:snippity:
...But he does have the authority to interpret an ambiguous phrase in the Constitution whose meaning has not been clarified by the Supreme Court.
1. SCOTUS did interpret his ambigous phrase, in Yick Wo v. Hopkins (and there is also WKA).
The Fourteenth Amendment to the Constitution is not confined to the protection of citizens. It says:
Nor shall any State deprive any person of life, liberty, or property without due process of law; nor deny to any person within its jurisdiction the equal protection of the laws.
These provisions are universal in their application to all persons within the territorial jurisdiction, without regard to any differences of race, of color, or of nationality, and the equal protection of the laws is a pledge of the protection of equal laws.
2. Though there wer no "illegal immigrants" as there were not yet laws creating the undocumented status (IIRC, they were added later as part of rather racist quotas on immigration), immigration was most definitely an isssue with the Irish and the Chinese (hence the reason for WKA). I also recall on the debates of the 14th, they were quite aware of implications and some against the amendment used vile language in lamenting that non-Caucasian could be elected President.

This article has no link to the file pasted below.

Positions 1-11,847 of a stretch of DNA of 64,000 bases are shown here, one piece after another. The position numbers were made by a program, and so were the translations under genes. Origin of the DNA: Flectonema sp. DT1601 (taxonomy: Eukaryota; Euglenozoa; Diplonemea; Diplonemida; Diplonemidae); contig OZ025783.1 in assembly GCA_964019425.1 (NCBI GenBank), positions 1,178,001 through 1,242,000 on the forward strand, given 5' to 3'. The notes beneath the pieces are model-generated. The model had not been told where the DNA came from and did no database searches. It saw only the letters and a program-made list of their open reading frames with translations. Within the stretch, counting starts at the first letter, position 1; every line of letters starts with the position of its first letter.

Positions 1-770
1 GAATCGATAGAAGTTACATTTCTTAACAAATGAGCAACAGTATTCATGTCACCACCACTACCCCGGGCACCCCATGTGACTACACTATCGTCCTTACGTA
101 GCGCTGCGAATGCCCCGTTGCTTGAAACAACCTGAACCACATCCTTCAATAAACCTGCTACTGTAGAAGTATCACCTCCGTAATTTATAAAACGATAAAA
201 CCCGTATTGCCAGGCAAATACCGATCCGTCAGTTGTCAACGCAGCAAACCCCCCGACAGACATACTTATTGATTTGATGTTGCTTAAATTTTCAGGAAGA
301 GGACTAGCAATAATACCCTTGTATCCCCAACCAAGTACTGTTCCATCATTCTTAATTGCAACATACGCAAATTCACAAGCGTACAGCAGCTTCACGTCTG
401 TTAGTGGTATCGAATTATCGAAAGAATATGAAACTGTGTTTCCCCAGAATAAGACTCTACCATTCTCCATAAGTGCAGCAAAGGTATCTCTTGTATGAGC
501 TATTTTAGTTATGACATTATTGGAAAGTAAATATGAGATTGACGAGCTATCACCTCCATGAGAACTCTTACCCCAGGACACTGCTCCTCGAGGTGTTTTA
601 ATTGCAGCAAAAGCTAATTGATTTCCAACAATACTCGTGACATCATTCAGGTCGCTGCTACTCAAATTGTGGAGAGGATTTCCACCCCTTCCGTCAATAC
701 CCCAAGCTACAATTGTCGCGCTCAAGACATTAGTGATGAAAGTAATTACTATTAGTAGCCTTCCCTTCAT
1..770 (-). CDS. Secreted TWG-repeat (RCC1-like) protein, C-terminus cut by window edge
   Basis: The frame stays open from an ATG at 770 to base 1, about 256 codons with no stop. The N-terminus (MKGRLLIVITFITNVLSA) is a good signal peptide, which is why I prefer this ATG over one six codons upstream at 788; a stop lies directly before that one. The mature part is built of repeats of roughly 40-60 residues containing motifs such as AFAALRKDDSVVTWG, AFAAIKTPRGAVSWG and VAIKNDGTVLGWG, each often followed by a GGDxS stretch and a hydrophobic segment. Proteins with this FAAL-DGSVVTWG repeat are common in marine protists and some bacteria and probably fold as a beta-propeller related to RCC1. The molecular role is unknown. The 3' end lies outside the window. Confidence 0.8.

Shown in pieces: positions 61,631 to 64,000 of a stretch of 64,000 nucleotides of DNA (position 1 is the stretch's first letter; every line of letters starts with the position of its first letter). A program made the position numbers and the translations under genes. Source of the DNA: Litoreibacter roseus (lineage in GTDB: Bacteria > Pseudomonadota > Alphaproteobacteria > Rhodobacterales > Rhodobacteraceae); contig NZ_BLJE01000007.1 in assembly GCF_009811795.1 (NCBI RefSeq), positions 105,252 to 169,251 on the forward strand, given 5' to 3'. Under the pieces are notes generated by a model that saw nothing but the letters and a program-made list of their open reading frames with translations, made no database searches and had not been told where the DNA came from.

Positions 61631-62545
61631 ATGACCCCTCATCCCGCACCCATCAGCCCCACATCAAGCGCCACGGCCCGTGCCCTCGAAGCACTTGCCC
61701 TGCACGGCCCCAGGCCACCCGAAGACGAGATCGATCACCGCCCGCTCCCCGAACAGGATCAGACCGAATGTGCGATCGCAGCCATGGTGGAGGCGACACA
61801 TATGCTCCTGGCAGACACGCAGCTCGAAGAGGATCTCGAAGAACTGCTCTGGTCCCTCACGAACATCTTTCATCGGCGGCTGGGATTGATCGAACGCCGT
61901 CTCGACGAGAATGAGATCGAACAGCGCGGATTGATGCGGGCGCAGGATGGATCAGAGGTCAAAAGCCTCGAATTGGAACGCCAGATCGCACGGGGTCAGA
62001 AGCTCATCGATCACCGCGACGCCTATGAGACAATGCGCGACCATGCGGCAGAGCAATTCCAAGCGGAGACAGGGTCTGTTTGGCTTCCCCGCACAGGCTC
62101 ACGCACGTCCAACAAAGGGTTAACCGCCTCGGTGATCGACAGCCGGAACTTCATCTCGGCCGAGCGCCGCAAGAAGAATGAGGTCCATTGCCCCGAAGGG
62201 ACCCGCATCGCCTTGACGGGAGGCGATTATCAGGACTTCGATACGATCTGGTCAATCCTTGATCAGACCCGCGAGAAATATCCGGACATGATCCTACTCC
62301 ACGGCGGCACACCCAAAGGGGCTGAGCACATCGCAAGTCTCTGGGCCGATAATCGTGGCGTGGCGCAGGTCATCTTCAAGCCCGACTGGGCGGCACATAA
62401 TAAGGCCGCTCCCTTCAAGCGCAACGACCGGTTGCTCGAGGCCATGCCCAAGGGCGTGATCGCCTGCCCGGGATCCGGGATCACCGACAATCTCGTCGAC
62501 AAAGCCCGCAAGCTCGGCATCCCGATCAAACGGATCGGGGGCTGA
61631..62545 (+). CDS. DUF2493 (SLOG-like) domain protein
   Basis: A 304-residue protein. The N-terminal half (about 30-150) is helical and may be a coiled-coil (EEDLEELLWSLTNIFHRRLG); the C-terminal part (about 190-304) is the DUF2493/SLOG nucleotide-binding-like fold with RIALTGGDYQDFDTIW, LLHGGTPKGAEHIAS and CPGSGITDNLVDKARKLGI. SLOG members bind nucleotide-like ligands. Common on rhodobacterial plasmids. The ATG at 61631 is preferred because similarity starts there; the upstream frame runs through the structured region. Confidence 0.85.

Kirkorian has been using the same bigoted arguments that have been tossed at immigration since the first Irish Catholics came to America.
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Dolly
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Re: Trump to eliminate birthright citizenship

#161

Post by Dolly »

Northland10 wrote:
Sat Aug 24, 2019 9:49 pm
Is Immigrant hating Mark Kirkorian lying or stupid?
Yes.
The Center for Immigration Studies is an anti-immigration think tank. It favors far lower immigration numbers, and produces research to further those views. The CIS was founded by historian Otis L. Graham and John Tanton, a eugenicist and white nationalist. Wikipedia
Founder: Otis L. Graham
Founded: January 9, 1986
Headquarters location: Washington, D.C.
Leader: Mark Krikorian
That is as far read at google.